Lectures: Monday and Tuesday: 2:00 – 2.50pm
Workshop: Wednesday: 10:00 – 11:50am
Seminar: Tuesday 28 May – 6:00 – 9:50pm
Course Co-ordinator: Associate Professor Christina Ergler – firstname.lastname@example.org
Each year, the course focuses on one key concept in human geography. Examples include identity, place, power, scale, sustainability and mobilities.
Drawing from the University community and the local Dunedin context, students will work in groups to develop a research project that explores key issues in relation to that concept.
Students of GEOG 280 then undertake that research and communicate their results through an academic poster and a formal presentation.
For example, in 2015, students explored what place means to Otago students. Groups of 5–6 GEOG 280 students each conducted research projects that identified the variety of stories (past, present and future) that make up place for particular communities on and around campus. Each group focused on one community, including residents of Hyde Street and Castle Street, Halls of residence, international students, Dunedin students, postgraduate students, students in named flats etc.
Questions asked include:
- How do identifications of place differ among and within groups?
- What is the difference between the lived experiences of place and dominant representations of place in the media and elsewhere?
- What is the effect of these dominant stories of place?
Each year the focus of inquiry will differ framed by the core geographical concept chosen.
Provides first-hand experience of working in and with communities to inquire about, analyse, and communicate local sustainability challenges and solutions, and equips you with essential skills for your future work.
In this paper, you will be working with local community groups on local sustainability challenges and solutions. This 18-point paper introduces you to two main methods used in geographical research: interviews and surveys. The paper is very hands-on and will involve small groups of students working with members of our community in the University of Otago vicinity. The paper will equip you with a wide range of skills, (e.g. team work, oral and written communication, problem solving), which will be valuable both whilst you are at the University and also afterwards in your career. These are crucial transferable skills that will enable you to gain first-hand experience of working in and with communities, doing research, communicating your findings and contributing to a more just and sustainable world. For many students it is their favourite paper in second year and many of the student projects have informed policies and projects in local government and at the University of Otago.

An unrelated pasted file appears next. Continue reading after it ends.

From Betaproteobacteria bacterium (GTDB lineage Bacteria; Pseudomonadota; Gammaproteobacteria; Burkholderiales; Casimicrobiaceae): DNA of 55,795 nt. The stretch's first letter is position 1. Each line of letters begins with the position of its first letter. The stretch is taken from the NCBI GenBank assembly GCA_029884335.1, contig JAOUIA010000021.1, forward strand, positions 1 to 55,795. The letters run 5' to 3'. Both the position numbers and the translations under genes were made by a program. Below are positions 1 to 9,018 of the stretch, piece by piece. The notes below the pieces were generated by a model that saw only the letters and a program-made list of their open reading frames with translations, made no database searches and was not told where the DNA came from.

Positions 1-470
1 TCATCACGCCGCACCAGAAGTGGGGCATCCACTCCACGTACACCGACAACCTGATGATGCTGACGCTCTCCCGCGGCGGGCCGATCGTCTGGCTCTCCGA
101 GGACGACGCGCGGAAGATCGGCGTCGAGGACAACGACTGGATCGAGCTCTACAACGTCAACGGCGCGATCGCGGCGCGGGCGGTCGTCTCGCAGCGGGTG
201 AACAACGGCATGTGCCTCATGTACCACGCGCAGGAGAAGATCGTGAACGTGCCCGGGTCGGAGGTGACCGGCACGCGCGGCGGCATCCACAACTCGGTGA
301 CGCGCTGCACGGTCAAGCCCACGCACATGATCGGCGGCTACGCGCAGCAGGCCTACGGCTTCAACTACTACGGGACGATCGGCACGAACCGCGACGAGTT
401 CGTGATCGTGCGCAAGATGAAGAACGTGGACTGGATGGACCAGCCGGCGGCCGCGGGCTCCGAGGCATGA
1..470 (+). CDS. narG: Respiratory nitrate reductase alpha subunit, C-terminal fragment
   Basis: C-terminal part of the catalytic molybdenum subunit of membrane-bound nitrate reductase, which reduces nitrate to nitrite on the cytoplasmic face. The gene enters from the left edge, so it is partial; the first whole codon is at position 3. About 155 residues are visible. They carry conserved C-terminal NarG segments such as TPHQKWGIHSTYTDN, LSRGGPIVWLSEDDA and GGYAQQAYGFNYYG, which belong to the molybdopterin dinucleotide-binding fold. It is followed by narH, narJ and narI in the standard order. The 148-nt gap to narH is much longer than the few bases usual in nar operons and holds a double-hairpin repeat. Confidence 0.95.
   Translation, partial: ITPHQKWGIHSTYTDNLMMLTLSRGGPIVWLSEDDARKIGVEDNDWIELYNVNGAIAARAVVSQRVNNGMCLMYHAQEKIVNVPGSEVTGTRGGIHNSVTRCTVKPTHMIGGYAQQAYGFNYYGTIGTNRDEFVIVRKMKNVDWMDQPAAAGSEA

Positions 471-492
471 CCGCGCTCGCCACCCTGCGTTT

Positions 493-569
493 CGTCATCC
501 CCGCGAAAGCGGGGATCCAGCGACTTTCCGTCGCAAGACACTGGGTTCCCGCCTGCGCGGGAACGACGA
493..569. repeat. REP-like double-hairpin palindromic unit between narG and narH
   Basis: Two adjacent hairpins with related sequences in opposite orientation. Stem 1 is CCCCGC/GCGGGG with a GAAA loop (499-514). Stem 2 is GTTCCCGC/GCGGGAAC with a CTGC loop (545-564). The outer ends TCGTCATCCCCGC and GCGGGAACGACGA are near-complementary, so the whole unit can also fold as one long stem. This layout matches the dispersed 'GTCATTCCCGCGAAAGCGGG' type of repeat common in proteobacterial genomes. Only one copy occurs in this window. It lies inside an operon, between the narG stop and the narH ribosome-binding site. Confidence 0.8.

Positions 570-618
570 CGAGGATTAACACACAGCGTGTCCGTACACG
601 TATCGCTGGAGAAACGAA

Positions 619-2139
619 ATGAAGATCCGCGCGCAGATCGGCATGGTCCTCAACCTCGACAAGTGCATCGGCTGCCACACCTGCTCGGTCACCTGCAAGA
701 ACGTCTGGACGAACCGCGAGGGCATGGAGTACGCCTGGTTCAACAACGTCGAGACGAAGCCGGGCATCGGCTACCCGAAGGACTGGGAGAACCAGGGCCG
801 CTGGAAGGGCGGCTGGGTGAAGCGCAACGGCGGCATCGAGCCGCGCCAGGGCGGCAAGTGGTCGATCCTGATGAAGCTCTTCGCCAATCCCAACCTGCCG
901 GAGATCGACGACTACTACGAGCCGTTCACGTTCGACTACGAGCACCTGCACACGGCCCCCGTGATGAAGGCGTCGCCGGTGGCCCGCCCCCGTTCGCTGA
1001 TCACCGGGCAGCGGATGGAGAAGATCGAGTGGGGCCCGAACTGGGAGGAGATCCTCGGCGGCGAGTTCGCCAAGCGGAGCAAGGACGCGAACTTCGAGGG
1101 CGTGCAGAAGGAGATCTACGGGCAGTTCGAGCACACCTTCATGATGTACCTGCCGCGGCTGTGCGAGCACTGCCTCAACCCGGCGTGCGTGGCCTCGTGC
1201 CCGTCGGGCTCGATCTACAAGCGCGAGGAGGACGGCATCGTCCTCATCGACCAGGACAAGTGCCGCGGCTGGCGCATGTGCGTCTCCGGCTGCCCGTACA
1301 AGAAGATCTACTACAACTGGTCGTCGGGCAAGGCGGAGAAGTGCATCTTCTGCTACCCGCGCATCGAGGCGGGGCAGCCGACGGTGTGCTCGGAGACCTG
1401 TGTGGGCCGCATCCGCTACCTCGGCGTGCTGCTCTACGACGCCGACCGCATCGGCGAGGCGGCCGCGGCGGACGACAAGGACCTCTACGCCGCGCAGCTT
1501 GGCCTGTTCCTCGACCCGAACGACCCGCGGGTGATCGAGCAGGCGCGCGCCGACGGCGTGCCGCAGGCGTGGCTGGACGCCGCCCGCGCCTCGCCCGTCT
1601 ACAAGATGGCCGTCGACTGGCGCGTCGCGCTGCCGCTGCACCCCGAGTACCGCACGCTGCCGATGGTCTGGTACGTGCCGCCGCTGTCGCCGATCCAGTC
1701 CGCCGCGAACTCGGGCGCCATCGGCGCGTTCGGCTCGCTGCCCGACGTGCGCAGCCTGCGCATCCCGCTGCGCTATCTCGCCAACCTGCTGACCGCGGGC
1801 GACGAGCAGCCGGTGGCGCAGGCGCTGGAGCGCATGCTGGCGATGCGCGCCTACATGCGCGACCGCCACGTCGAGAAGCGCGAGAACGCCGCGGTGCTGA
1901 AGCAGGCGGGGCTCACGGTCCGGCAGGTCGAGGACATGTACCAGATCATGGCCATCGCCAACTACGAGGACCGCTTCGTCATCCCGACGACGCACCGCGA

|Paper title||Engaging with People and Place: Doing Geographical Research|
|Teaching period||Semester 1 (On campus)|
|Domestic Tuition Fees (NZD)||$1,141.35|
|International Tuition Fees||Tuition Fees for international students are elsewhere on this website.|
- GEOG 101 and GEOG 102
- Schedule C
- Arts and Music, Science
- May not be credited together with SOCI201 passed before 2005.
- Enrolments for this paper require departmental permission. View more information about departmental permission.
- More information link
- View more information about GEOG 280
- Teaching staff
Course Co-ordinator: Dr Christina Ergler
- Paper Structure
The paper consists of lectures and workshops. Short introduction lectures will introduce geographical concepts and provide the skills in research design, methods, analysis and communicating results. Workshops allow you to put lecture learning to work in relation to group research projects.
The course is 100% internally assessed.
- Teaching Arrangements
Two 2-hour workshops per week. At the beginning of the semester, the workshops will consists of lectures and short discussion activities. Later in the semester we move to a combination of short lectures/workshop style sessions for all classes (only a 1-hour clash per week for the workshops will be approved). Independent group meetings - as scheduled. There are two half-day field trips early in the semester to allow you to explore the key geographical concepts in relation to specific places.
- Textbooks are not required for this paper. Readings will be selected and prescribed from a range of journals, texts and edited collections. These will be made available through eReserve on Blackboard.
- Graduate Attributes Emphasised
- Scholarship, Communication, Critical thinking, Cultural understanding, Ethics, Environmental
literacy, Information literacy, Research, Self-motivation, Teamwork.
View more information about Otago's graduate attributes.
- Learning Outcomes
Students who successfully complete the paper will be able to
- Apply key geographical concepts, literatures and methodologies to real-world problems in order to draw insightful and meaningful conclusions that contribute to addressing those problems
- Design an appropriate research project to address a specified problem
- Communicate research findings both orally and through a written report
- Understand research ethics and issues that can arise between researcher and research participants in human geography research
- Understand the key principles of social science research